John G. Waite Associates, PLLC HISTORIC PRESERVATION • RESTORATION • ADAPTIVE USE
 
Portfoilio

public buildings

educational and
cultural facilities


religious buildings

historic house museums

historic industrial sites

monuments

adaptive use

new design in
historic contexts


University of Virginia
Charlottesville, VA
Client: University of Virginia

Project Type: Renovation and Restoration, Historic Structure Reports; ADA study

JGWA was the architect for the comprehensive interior and exterior renovation and restoration of Thomas Jefferson’s Rotunda, the iconic centerpiece of the University of Virginia’s Academical Village.

Deteriorating building conditions forced the university to develop a plan for long-deferred repairs to the Rotunda. A historic structure report (HSR), along with measured drawings, was prepared between 2006 and 2008 to study the building and to better understand the design, history and technology of the original construction and changes over time. Those changes included the original construction in 1823-1828 through the erection of the annex in 1854, the great fire of 1895, and two subsequent restoration campaigns. The report outlined existing conditions and made recommendations for the Rotunda’s renovation and restoration, serving as a master plan for the restoration.

 

Once again, the Rotunda will serve Jefferson’s goal that it be the heart, soul, and emotional center of the University. It is a building meant to be used and experienced by students and visitors; not passed by. The character defining features have been retained and restored, while meeting twenty-first century standards of accessibility, safety and function.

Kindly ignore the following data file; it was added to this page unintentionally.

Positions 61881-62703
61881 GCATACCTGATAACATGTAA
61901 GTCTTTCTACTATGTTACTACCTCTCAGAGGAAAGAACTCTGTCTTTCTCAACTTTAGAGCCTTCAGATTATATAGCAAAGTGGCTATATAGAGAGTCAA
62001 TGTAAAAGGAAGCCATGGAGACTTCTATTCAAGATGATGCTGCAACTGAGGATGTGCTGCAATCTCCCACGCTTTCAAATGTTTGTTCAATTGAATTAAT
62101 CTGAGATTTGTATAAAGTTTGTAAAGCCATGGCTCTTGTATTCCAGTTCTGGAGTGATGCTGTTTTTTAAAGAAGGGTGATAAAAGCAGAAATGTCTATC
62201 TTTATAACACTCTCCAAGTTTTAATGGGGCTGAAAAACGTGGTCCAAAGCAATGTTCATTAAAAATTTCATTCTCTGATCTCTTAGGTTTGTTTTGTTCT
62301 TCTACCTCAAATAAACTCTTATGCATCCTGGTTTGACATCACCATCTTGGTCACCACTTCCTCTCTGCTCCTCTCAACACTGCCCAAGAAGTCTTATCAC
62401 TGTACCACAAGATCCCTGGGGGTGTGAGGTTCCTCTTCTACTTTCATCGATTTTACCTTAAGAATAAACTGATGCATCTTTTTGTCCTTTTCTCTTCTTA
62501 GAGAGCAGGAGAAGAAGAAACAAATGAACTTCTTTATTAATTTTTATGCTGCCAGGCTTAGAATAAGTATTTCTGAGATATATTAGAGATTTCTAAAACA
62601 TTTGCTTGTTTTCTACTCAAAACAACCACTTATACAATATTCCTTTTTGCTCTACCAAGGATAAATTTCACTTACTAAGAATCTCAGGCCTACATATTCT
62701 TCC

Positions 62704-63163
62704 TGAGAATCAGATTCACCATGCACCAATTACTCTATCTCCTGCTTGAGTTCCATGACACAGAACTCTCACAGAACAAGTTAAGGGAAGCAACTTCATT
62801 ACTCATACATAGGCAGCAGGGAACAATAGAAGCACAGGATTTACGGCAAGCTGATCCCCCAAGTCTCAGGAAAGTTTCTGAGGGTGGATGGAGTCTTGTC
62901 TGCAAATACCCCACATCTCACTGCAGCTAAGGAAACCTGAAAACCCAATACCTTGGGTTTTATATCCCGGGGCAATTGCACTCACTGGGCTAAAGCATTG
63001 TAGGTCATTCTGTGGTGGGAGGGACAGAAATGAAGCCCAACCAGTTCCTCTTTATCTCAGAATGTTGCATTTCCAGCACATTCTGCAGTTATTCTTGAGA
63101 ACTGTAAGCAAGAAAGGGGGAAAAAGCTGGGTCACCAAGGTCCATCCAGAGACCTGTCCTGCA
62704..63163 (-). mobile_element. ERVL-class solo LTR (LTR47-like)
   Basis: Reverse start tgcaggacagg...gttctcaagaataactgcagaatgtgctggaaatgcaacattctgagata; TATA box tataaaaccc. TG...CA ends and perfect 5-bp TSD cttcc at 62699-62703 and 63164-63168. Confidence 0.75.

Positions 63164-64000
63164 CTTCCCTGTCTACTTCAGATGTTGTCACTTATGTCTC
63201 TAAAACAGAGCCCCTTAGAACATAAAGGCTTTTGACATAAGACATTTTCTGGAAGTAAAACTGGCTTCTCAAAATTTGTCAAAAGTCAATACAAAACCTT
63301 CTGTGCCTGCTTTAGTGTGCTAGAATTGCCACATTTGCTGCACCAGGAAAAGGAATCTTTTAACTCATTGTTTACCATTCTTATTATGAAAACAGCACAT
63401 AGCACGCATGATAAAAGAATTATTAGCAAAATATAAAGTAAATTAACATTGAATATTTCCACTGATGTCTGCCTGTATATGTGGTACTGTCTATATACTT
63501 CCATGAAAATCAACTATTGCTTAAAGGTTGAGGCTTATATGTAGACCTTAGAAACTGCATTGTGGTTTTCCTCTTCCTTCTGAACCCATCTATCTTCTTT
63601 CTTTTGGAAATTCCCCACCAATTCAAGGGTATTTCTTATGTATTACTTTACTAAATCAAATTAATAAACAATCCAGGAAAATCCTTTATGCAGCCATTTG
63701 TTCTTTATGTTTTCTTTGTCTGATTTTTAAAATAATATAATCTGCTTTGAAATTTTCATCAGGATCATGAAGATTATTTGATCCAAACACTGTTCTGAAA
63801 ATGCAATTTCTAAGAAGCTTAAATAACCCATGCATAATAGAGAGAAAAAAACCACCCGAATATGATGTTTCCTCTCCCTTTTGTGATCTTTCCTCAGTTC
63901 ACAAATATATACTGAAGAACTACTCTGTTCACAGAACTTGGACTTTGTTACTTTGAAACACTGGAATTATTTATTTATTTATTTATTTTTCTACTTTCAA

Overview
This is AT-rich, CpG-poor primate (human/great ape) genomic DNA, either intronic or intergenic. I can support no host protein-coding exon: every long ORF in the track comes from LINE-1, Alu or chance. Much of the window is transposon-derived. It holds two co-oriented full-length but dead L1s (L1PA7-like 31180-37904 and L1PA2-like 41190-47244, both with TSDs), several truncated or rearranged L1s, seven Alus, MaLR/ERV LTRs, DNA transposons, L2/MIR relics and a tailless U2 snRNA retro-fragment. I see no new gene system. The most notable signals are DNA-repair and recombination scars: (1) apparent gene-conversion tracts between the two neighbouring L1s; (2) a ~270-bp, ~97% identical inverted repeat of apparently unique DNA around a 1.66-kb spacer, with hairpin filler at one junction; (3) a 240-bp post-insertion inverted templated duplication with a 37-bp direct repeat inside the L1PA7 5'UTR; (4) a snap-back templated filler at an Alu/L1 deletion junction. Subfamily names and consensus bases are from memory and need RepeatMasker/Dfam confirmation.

This report led to the preparation of detailed construction documents for the $50 million project. Exterior restoration began in 2012 and later that year construction work commenced on the terrace covering the wings and the south portico stairway. Major disassembly allowed structural repairs and the installation of a new waterproofing system. The restoration project updated all building systems; created a new underground mechanical vault, enhanced service facilities; and improved access and circulation.

A series of programming recommendations were developed to bring the building back into the mainstream of university life, and a pilot program was devised by the university to re-introduce teaching and study space in the building. During the pilot program evaluation, in the year before the building closed for renovation, 108,000 people entered the Rotunda. 170,500 people have entered the building in the first nine months since the building reopened in September, 2016; and sixty-nine classes have been taught in three dedicated classrooms.

JGWA was uniquely qualified to undertake the project given their three decades of experience working on significant historic buildings at the University. That experience began with the preparation of an HSR for Pavilion I in 1988 and followed by reports for five more of the Pavilions; Varsity Hall (1857-58), one of the earliest surviving college infirmaries in the United States; and the McKim, Mead, and White-designed classroom buildings, Cocke and Rouss Halls.

 

Recently JGWA completed an HSR for Jefferson’s Pavilion IX, used to guide the restoration of the building.


JGWA also completed an extensive ADA study suggesting ways of providing a barrier free environment for the entire Academical Village while retaining the historic integrity of the buildings and site.

 

In addition, JGWA completed the roof restoration of buildings in the West and East Ranges, as well as an HSR and roof restoration for Hotel D on the East Range.


The firm continues to work at the University, and is restoring Pavilion VIII on the Grounds following the completion of a comprehensive HSR and in the coming months will begin the multi-million dollar restoration of Carr’s Hill, the University President’s residence which will also include a new events pavilion.